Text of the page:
The automaker might have ended the production of Volkswagen Beetle in 2019, but it remains undoubtedly one of the most iconic models to be ever produced. This specially made Volkswagen Beetle dubbed Vochol was originally manufactured in 1990.
This work of art was adopted from the Mexican word Vocho (meaning bug) and ‘Huichol’, adopted from the Wixarika indigenous group of Jalisco and Nayarit, who over the years have preserved their pre-Colombian traditions. Part of their preserved traditions is this incredible decorative beadwork. The model was commissioned by private and public organization.
It took as much as 2,277,000 beads to decorate the interior and exterior of this beetle elaborately. Interestingly, the patterns were done by eight artists using hands from the Huichol families. They had to work around the clock for 9,000 hours (8 months) to finish this project, which serves as a way of paying homage to their beautiful culture.
Example of such is the presence of 2 snakes in the clouds on the hood, signifying rain, scorpions, a deer, birds and peyote flowers on the sides. There is also the picture representation of a shaman steering the canoe at the back and a large sun on the roof that represents the relationship between the gods and humans.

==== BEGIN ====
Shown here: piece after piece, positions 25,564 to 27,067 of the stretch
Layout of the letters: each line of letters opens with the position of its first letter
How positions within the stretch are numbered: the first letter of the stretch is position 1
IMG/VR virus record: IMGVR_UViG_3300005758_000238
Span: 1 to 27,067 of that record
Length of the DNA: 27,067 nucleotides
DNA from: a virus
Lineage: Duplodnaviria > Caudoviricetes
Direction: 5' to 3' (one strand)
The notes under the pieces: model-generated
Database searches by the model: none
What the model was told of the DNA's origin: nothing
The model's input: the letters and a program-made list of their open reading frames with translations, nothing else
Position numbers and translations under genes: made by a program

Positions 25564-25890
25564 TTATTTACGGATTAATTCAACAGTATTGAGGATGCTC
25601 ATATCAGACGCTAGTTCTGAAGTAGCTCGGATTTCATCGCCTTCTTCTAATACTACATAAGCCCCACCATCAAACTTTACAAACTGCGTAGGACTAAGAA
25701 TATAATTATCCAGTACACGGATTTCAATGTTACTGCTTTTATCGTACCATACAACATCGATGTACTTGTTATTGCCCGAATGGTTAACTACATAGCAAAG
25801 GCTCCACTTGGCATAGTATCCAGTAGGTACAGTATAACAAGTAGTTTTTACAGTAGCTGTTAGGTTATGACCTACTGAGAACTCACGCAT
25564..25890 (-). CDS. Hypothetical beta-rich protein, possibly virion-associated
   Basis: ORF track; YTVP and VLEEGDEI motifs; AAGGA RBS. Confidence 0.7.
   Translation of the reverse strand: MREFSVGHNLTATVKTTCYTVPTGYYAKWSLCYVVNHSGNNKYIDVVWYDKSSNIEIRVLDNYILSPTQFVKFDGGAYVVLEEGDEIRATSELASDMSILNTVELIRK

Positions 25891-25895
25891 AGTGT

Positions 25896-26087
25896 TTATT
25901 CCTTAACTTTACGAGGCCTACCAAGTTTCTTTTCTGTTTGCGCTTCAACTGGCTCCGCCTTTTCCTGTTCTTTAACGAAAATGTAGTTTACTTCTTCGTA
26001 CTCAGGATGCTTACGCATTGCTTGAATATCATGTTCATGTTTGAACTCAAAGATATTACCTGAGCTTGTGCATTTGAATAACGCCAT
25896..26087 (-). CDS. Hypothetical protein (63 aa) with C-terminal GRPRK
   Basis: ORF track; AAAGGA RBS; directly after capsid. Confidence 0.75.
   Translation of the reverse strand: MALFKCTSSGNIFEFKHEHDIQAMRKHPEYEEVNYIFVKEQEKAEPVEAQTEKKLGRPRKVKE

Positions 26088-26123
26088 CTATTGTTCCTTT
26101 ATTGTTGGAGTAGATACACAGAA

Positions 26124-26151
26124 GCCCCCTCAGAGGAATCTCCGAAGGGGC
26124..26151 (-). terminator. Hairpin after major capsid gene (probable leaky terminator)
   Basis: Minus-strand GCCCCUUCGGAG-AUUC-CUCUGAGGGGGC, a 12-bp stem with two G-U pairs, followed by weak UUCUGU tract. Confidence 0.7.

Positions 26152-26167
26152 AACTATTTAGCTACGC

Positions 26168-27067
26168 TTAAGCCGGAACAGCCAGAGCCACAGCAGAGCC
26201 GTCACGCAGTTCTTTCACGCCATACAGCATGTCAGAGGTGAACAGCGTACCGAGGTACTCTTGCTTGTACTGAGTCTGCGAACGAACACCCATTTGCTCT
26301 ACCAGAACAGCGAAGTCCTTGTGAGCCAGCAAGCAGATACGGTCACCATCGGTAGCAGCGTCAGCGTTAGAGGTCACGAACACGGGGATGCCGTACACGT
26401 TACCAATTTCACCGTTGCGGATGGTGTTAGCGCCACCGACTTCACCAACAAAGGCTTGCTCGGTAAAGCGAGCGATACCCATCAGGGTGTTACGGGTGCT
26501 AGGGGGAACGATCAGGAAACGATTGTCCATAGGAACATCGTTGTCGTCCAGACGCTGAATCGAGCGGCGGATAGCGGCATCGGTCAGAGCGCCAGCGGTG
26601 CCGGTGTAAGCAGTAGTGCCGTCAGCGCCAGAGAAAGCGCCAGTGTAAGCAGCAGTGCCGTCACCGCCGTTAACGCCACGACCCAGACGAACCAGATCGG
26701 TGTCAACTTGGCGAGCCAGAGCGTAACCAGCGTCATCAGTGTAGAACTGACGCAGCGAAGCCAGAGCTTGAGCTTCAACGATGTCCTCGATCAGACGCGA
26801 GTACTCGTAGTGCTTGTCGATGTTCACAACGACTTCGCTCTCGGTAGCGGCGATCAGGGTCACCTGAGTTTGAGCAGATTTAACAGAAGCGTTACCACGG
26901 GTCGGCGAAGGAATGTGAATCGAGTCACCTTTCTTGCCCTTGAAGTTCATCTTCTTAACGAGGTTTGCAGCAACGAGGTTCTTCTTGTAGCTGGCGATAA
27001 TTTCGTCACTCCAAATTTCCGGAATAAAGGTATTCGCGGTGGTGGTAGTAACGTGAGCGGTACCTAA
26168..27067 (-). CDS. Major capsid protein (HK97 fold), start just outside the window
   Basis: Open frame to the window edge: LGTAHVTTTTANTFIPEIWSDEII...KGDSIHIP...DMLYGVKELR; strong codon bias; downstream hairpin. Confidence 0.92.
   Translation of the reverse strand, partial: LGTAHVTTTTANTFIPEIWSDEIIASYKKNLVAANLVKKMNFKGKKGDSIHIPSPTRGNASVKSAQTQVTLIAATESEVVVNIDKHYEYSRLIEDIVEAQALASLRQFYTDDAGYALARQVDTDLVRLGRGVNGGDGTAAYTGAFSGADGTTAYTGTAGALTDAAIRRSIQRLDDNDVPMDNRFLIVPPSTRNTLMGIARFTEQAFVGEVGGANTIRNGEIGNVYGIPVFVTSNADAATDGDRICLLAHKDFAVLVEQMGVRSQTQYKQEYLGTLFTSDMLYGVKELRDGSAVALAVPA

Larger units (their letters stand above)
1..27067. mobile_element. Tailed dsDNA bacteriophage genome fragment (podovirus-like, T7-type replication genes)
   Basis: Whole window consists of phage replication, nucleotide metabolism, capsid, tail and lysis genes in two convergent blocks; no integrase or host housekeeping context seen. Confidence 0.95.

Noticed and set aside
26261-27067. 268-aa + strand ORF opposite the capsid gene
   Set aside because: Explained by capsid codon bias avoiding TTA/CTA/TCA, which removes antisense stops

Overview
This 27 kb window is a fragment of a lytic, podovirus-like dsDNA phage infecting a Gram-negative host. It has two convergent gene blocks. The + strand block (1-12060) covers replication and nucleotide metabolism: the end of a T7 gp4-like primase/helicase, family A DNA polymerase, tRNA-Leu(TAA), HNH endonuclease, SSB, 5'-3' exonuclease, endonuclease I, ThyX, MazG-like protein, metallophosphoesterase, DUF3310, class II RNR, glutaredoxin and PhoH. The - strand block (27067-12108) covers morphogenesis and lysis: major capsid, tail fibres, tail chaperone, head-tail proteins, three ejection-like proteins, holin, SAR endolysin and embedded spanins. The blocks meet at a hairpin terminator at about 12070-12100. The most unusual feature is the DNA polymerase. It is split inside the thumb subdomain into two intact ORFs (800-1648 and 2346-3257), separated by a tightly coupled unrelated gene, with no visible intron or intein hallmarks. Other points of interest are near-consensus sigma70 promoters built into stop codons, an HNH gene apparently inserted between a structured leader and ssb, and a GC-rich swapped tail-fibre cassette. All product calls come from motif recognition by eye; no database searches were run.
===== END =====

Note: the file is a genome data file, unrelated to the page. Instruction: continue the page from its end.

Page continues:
The 4 two-headed eagles are expected to protect the occupants while the words in Wixarika language on the fenders spell out a century since the Mexican Revolution and 2 centuries of independence. This marks the war of independence from Spain in 1810 and centennial of Mexican revolution in 1910.
This distinctive Volkswagen Beetle ‘Vochol’ was exhibited in Guadalajara in Mexico and also in Mexico City. It has since gone around the world, visiting many continents like Middle East, Europe, North America, Asia and Europe. When it is not on global tour, it will be found at the Museo de Arte in Mexico City.